The latest candidate to enter the city’s mayoral race was once at the centre of controversy at the city council table.
Steve Wood, who announced this week his intention to run for mayor, is being remembered for his last term on council as an absentee councillor.
Wood, who served two consecutive terms on council in the 1990s, including between 1996-1999, missed several council meetings throughout his last year on Campbell River city council.
In November 1998, Wood took a job on the Lower Mainland and by January 1999 had only attended two regularly scheduled council meetings, according to an old news report in the Campbell River Mirror. Wood said work called him away.
“Like so many families today, I had to secure full time employment outside of the community to provide for my family,” Wood told the Mirror Thursday. “In early 1999 I accepted terms to a full time permanent position in Burnaby while commuting home to Campbell River to see my family and attend council meetings.”
Wood held on to his council seat by fulfilling the minimum attendance required by the B.C. Municipal Act.
The Act dictated that a councillor forfeits his or her seat if he or she is absent for 60 days, or four regularly scheduled council meetings – whichever period is longer.
Wood at the time said he was making as many meetings as he could and held on to his seat.
He said, however, that he did re-sign before the next election.
“After concluding the ’99 budget discussions and deliberations, I immediately resigned from office and my councillor position,” Wood said.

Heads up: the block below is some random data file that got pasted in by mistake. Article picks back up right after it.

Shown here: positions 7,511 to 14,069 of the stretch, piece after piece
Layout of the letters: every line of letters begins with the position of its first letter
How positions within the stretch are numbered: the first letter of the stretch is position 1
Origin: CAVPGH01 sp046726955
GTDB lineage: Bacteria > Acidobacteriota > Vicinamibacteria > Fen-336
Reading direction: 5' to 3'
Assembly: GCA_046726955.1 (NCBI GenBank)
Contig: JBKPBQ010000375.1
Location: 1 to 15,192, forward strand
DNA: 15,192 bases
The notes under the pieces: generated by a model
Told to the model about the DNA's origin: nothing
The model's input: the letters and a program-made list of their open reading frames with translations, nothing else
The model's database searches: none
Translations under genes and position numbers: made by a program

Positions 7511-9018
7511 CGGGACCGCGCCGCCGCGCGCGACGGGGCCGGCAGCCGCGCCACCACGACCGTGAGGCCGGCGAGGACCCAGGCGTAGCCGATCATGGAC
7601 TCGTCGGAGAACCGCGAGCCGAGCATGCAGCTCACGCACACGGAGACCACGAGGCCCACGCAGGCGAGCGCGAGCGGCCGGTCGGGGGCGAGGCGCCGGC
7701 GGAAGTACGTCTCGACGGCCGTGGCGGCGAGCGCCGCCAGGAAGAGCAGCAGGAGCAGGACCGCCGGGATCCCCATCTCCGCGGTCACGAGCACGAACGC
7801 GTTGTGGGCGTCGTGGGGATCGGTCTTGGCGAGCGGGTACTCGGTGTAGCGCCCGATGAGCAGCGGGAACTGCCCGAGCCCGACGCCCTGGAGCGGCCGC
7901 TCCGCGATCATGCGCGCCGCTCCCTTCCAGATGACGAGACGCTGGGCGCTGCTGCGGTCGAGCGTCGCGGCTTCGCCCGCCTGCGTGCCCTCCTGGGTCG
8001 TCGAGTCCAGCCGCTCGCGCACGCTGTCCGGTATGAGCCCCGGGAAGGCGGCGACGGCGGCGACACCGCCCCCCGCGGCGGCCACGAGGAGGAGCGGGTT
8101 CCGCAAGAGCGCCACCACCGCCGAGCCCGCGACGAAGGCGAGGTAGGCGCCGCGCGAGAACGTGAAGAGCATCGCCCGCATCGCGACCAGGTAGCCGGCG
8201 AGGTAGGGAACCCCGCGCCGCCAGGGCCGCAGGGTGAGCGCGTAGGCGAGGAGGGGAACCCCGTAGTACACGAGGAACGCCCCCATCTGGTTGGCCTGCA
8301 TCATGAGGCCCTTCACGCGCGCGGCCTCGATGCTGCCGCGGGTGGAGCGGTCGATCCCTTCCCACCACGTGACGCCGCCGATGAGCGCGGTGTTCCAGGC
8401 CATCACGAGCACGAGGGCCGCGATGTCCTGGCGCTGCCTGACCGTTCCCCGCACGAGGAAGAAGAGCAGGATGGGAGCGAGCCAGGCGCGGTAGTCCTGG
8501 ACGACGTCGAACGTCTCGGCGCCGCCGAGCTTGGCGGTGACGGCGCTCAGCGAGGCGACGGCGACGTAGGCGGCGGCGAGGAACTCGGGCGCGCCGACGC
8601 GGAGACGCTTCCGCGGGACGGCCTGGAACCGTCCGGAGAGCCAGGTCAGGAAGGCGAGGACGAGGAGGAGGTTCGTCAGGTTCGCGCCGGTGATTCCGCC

Wood’s situation draws some parallels to Coun. Ryan Mennie, who has stayed on city council while living in Lethbridge, Alta. since June.
Like Wood, Mennie moved for work and came under fire from several residents who petitioned for Mennie to resign. Mennie committed, however, to see out the rest of his term and has been present at all council meetings via Skype.
Meanwhile, the two candidates running against Wood now for the mayor’s chair, Coun. Andy Adams and current mayor, Walter Jakeway, said they both have limited knowledge of the circumstances surrounding Wood’s last tenure on council.
Adams said at the time he was serving on the city’s Advisory Planning Committee as a community member at large.
“I was aware that he had left town and there were some concerns from council, however, I do not know any of the details,” Adams said.
Jakeway, who was living in Port Alberni then, said he has heard from those living in Campbell River at the time about Wood’s situation but said he welcomes the challenge from Wood.
“I am surprised that he has since chosen to re-enter local politics, but it is a free country,” Jakeway said. “He must have his reasons. The more candidates, the more selection the citizens have on Nov. 15.”
Wood said, if elected, he intends to conduct an organizational and core services review to find efficiencies and cost savings and says he is committed to working with all councillors and city staff.
“A key role and responsibility of the mayor is to create a cooperative and functioning team within city council and City Hall, in order to provide positive, effective community leadership,” Wood said in his nomination announcement released Monday. “Public communications in dealing with other levels of government and First Nations must be proactive, respectful, and goal oriented.”
Wood is expected to be opening a campaign office within the next few weeks.
Editor’s Note: This version of the story includes Steve Wood’s response to a request for comment that was not forthcoming in time to meet our press deadline and thus differs from the Friday newsprint edition. It will be reprinted in our next issue on Oct. 15.